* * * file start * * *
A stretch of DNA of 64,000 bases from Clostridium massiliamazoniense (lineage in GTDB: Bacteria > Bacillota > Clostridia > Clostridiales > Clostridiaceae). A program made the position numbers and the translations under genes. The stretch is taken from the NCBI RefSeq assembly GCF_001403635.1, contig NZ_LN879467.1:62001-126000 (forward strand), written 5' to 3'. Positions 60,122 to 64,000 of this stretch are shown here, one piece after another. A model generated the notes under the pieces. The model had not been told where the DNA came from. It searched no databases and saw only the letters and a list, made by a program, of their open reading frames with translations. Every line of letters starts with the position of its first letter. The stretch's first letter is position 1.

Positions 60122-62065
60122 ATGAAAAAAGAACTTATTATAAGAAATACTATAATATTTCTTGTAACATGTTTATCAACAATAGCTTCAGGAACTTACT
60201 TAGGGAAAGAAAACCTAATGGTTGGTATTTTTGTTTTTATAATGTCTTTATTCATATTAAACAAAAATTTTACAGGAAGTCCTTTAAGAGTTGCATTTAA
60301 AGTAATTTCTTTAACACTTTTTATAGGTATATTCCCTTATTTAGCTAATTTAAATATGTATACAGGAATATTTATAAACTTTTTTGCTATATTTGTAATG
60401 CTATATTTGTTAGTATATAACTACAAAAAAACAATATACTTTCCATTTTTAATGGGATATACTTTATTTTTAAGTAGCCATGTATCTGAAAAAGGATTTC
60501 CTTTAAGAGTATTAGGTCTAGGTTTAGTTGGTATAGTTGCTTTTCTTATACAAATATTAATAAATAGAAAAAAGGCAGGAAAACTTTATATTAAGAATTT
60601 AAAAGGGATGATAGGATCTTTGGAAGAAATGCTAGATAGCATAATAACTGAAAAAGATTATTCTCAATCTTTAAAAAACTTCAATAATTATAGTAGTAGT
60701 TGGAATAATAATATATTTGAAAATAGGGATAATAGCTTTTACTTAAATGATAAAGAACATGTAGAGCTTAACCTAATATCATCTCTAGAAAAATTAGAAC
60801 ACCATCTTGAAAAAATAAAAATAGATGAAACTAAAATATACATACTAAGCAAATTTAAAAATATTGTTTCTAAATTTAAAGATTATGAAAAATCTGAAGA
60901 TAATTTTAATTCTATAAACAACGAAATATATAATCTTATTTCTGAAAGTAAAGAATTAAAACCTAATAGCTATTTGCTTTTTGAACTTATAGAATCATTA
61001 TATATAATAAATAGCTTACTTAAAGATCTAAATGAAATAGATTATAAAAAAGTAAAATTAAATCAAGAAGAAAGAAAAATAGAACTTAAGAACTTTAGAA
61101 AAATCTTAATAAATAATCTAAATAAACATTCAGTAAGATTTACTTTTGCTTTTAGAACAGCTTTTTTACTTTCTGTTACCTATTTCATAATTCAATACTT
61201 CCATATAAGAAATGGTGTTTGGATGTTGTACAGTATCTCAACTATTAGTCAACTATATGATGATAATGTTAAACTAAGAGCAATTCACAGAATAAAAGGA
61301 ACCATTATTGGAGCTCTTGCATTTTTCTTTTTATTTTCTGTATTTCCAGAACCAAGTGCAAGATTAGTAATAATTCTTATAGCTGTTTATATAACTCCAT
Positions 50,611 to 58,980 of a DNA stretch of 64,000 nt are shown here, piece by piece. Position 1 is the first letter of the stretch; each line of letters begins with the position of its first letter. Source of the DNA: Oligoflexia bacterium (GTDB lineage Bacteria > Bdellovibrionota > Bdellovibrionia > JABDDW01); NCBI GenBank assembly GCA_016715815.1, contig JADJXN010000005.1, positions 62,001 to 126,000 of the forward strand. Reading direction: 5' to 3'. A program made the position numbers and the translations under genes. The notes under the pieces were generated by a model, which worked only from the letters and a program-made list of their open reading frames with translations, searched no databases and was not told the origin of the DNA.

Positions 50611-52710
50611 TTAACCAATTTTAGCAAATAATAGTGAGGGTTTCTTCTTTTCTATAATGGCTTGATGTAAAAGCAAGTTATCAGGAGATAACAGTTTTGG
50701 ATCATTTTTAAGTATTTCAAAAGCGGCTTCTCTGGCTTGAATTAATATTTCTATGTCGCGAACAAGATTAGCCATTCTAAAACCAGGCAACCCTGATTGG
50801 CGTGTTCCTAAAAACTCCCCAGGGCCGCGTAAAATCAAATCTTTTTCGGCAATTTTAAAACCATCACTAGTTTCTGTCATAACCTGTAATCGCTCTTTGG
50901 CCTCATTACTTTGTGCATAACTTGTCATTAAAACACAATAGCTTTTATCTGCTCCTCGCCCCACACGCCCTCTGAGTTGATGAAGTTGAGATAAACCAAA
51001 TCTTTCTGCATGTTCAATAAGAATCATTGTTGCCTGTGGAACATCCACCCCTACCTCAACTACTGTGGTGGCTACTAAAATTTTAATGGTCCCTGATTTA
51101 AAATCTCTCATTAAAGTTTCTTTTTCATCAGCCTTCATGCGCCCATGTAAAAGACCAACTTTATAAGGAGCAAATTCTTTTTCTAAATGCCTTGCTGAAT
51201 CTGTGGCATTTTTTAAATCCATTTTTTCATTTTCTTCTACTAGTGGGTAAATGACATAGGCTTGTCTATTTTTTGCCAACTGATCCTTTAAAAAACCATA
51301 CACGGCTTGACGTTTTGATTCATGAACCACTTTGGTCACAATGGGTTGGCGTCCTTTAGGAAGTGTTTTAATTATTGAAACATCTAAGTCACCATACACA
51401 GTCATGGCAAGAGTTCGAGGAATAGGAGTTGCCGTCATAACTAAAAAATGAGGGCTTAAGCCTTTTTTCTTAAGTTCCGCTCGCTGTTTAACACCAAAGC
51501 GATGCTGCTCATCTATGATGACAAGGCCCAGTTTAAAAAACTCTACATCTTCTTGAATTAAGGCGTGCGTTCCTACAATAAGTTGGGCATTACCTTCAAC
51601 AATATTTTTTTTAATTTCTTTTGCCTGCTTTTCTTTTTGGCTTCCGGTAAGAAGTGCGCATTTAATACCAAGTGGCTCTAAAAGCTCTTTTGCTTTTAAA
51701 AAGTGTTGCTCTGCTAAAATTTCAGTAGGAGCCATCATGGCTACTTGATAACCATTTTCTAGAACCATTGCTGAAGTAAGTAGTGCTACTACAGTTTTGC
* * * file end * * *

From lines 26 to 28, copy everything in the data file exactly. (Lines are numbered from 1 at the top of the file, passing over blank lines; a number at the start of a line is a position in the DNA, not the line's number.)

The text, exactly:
51401 GTCATGGCAAGAGTTCGAGGAATAGGAGTTGCCGTCATAACTAAAAAATGAGGGCTTAAGCCTTTTTTCTTAAGTTCCGCTCGCTGTTTAACACCAAAGC
51501 GATGCTGCTCATCTATGATGACAAGGCCCAGTTTAAAAAACTCTACATCTTCTTGAATTAAGGCGTGCGTTCCTACAATAAGTTGGGCATTACCTTCAAC
51601 AATATTTTTTTTAATTTCTTTTGCCTGCTTTTCTTTTTGGCTTCCGGTAAGAAGTGCGCATTTAATACCAAGTGGCTCTAAAAGCTCTTTTGCTTTTAAA